Could non-linear filter banks (sieves) have evolved in biological systems?
Biological systems are too complex too huge to comprehend without some initial insights. In vision the particular theoretical 'torches' that light the experimental findings are the Fourier transform, Gaussian or Gabor filter banks. Is it possible that we look where those lights are shining and what we find seems to fit that intuition e.g. Gaussian/Gabor. Or perhaps has to fit for want of other torches'.
So care is needed. Science should be creative, we should create a number of torches pointing in different directions (based on different theoretical frameworks where possible) then use experimental evidence to reject those that do not fit. That will leaving us with the best hypothesis - theoretical framework, until it too is rejected. This is just science rhetoric of course.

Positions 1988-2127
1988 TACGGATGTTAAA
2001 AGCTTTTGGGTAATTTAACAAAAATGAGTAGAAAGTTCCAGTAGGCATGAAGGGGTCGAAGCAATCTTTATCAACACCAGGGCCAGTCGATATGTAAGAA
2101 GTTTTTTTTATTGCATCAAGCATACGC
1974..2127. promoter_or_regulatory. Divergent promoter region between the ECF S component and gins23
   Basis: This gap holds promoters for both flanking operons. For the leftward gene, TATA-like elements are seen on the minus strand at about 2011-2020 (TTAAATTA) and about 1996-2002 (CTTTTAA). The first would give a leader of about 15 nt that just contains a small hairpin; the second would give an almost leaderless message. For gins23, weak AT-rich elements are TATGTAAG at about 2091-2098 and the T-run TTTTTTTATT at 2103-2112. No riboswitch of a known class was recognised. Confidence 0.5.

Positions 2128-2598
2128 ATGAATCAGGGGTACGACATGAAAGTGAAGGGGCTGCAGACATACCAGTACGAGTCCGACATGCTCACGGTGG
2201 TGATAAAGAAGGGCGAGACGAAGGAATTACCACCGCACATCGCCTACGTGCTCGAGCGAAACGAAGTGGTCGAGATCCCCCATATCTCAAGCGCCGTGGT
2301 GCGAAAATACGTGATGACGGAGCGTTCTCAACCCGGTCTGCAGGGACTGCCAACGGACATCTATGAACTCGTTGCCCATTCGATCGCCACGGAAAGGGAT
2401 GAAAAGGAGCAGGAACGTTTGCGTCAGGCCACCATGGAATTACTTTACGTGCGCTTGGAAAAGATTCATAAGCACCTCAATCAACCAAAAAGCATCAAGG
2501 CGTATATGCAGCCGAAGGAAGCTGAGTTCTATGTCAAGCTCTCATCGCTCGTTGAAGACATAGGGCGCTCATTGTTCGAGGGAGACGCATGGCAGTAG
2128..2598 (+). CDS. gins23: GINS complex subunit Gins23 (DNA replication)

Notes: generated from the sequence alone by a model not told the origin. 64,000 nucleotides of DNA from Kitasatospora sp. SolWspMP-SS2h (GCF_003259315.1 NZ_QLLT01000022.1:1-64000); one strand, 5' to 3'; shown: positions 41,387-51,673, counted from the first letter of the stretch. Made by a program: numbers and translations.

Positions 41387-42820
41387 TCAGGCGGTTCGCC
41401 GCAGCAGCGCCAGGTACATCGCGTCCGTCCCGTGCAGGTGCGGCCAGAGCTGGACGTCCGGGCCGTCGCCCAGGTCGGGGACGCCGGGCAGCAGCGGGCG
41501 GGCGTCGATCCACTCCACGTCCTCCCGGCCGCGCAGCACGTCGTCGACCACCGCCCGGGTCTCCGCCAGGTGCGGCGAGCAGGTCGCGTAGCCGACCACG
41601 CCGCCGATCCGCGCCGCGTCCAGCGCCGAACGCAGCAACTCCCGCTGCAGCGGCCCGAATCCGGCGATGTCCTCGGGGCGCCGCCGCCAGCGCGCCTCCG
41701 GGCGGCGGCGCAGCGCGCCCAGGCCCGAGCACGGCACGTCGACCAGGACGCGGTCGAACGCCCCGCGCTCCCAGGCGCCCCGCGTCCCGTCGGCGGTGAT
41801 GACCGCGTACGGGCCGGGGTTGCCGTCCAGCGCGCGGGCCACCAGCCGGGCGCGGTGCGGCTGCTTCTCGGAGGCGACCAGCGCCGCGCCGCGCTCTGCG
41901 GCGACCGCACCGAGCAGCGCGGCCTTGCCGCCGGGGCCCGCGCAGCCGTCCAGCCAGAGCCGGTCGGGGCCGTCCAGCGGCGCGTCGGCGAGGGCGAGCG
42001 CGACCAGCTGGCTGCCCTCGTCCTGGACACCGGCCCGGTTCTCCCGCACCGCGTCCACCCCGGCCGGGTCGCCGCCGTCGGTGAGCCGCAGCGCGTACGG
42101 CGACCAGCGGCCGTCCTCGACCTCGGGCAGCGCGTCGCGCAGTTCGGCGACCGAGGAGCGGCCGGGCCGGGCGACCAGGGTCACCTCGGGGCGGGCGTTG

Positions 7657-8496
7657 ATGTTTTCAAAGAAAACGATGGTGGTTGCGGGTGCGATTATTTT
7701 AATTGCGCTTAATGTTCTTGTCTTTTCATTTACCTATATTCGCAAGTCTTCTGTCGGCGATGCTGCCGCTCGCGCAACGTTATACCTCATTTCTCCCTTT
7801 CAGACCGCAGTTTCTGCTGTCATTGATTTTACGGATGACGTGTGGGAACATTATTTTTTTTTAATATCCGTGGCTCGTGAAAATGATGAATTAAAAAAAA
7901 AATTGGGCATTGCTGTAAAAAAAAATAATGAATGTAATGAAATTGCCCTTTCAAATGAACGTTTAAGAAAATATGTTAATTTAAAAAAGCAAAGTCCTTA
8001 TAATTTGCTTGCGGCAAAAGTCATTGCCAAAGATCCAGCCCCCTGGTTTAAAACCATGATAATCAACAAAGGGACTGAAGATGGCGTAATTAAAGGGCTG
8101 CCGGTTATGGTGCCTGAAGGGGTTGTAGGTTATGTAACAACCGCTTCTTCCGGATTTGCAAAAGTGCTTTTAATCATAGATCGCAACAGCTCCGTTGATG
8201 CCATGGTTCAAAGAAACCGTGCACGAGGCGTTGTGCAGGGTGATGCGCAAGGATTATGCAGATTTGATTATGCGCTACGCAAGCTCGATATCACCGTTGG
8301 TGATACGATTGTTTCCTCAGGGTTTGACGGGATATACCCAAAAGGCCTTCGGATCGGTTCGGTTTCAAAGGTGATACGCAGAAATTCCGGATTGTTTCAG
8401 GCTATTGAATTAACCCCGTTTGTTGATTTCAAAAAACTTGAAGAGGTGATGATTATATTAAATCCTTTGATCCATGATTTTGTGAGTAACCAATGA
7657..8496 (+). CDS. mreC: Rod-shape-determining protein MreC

We now know that sieves (MSER's) not only exist but offer significant practical advantages over other methods in computer vision. They are an alternative 'torch' that might need rejecting. Perhaps we should re-evaluate the biological evidence. Could the brain be understood in terms of sieves? Were this to be the case then it could change what we look for in brain structures. Hardware implementations of sieves are all about connectivity and relative thresholds as are brains, so perhaps it is possible.
- our hardware implementation of the 1D filter bank was very different to a linear filter bank.
- Likewise the linear time implementation of the 2D MSER algorithm (Nister and Stewenius, <ref>D. Nister and H. Stewenius Linear time maximally stable extremal regions ECCV 2008 part II LNCS 5303 pp 183-196. </ref>) in which dynamic connectivity is everything.
Exploring this problem would be just the 'wild' opportunity that I have enjoyed exploring in my research life. It would be a wild ride whatever the outcome - unfortunately cancer now (June 2014) leaves me out of the game..
Summary of basic properties of sieves, linear and non-linear filters?
|Sieve 1D||Sieve 2D||Sieve 3D||Gaussian 1D||Gaussian 2D||Median 1D||Median 2D|
|Preserve Scale space||Yes||Yes||Yes||Yes||Yes||No||No|
|Separate signals by||Length||Area||Volume||Pulse Frequency||Blob Frequency 2D||Roughly Pulse length||Roughly Blob Area|